Wichita murals helped launch artist's career

07/26/2010 8:41 AM

07/26/2010 8:41 AM

This is one in a series of vignettes celebrating history. The series’ name comes from the state motto, Ad astra per aspera: “To the stars through difficulties.”

Arthur Sinclair Covey’s first commissioned solo work was three paintings that hung for more than half of the 20th century as the focal point in Wichita’s Carnegie Library building.

Covey, then a little-known El Dorado artist, had been selected by Louise Caldwell Murdock, a Wichita businesswoman who was instrumental in providing the seed money to start the Wichita Art Museum. She had an eye for good art and was the interior designer of the library.

It took him a year to complete, and when finished in 1915, the Covey paintings showed off scenes of American Indians, pioneers, farmers and colorful skies.

The murals, titled “The Spirit of Kansas — Promise, Fruition and Afterglow” now hang behind the tellers’ windows at Southwest National Bank, 400 E. Douglas. They were moved in 1975 when the city of Wichita sold the murals to the bank and the Carnegie was no longer being used as a library.

The paintings were a steppingstone in Covey’s career that launched him to do other murals throughout the nation.

Covey’s artwork hung in places such as the Land Plane Building at New York’s La Guardia Airport, the Fine Arts Building at the 1939 World’s Fair in New York and in the foyer of the Kohler Company building in Wisconsin, where he depicted the workmen who made bathroom fixtures.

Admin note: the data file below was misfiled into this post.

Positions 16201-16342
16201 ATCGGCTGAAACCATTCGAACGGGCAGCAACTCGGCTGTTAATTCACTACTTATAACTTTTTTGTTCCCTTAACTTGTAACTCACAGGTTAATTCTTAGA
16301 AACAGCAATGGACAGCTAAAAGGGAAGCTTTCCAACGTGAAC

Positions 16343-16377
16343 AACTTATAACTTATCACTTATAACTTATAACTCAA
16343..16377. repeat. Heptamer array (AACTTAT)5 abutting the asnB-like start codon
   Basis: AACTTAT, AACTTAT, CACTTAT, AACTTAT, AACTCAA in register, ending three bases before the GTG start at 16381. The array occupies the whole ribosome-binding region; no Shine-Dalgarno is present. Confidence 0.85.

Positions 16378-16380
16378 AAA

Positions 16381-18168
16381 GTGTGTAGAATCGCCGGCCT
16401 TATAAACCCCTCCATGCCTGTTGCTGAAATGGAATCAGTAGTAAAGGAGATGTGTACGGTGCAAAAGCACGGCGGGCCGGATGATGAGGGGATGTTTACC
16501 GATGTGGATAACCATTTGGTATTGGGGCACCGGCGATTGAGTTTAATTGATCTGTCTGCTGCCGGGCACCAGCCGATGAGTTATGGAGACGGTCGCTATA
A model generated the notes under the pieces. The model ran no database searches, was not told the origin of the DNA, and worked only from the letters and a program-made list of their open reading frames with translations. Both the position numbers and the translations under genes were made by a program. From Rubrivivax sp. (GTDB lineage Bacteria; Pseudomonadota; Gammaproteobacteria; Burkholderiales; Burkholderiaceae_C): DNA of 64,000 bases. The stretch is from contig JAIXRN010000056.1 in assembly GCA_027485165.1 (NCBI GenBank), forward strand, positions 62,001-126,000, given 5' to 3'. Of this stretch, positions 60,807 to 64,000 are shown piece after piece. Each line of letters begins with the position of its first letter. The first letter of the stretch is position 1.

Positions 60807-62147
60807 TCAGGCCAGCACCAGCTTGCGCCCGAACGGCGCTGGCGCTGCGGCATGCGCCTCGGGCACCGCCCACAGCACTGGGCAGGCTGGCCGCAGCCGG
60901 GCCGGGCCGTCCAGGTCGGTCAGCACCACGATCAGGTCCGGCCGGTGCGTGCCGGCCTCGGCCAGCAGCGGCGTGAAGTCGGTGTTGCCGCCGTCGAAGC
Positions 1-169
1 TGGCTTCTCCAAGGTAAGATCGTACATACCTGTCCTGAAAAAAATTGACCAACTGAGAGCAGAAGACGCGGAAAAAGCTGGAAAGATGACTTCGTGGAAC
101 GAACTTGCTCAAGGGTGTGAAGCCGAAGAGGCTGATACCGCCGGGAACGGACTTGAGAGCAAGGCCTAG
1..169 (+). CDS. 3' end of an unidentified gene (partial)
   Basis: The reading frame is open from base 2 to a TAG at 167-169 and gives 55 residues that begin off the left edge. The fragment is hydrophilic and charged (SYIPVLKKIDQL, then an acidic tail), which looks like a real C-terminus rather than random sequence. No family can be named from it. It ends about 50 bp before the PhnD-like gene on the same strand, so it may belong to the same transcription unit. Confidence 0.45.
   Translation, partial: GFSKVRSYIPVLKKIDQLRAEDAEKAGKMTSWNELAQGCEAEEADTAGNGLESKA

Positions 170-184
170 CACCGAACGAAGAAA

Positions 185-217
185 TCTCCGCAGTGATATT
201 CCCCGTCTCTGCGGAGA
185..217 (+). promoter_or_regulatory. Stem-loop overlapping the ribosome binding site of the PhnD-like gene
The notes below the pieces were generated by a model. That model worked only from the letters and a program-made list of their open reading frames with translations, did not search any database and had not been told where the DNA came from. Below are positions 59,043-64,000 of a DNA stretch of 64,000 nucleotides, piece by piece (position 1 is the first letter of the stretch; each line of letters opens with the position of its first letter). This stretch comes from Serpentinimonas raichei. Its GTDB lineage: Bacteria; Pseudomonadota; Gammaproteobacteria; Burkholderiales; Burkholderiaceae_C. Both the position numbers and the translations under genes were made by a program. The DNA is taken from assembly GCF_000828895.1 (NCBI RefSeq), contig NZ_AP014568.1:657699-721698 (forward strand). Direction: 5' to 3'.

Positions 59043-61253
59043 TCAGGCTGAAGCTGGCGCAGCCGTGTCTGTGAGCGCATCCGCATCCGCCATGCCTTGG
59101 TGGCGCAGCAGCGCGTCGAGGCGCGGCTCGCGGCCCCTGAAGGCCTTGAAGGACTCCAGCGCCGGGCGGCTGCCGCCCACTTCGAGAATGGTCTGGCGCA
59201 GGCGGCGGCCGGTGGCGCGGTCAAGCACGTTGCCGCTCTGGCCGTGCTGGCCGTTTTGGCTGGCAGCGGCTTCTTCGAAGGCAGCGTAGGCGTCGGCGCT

He was born June 13, 1877, in Leroy, Ill. Although his family lived in several Midwestern communities, the majority of Covey’s youth was spent in El Dorado.

When he was 15, Covey participated in the 1893 land run on the Cherokee Strip. He and some friends rode a freight train into the territory, now Oklahoma. His family staked a claim near Perry, Okla.

In the mid-1890s, Covey attended Southwestern College in Winfield where a teacher, Edith Andrus Dunlevy, encouraged him to continue drawing and painting.

He did, and in 1897 Covey began studying at the Art Institute of Chicago. He graduated three years later.

Covey worked for a few years as a staff artist and art editor for the Indianapolis Press and the Cleveland Plain Dealer. He then studied at the Royal Academy in Munich and later at the London School of Art.

During his career, Covey received several awards, including the Architectural League’s Gold Medal of Honor. That award was received in 1925 for his murals at the Kohler Company.

From 1926 to 1929, Covey served as President of the National Mural Painters Society.

He died on Feb. 5, 1960, in Tarpon Springs, Fla. He was 82.

In 1996, the Wichita Center for the Arts featured a display of Covey’s works.

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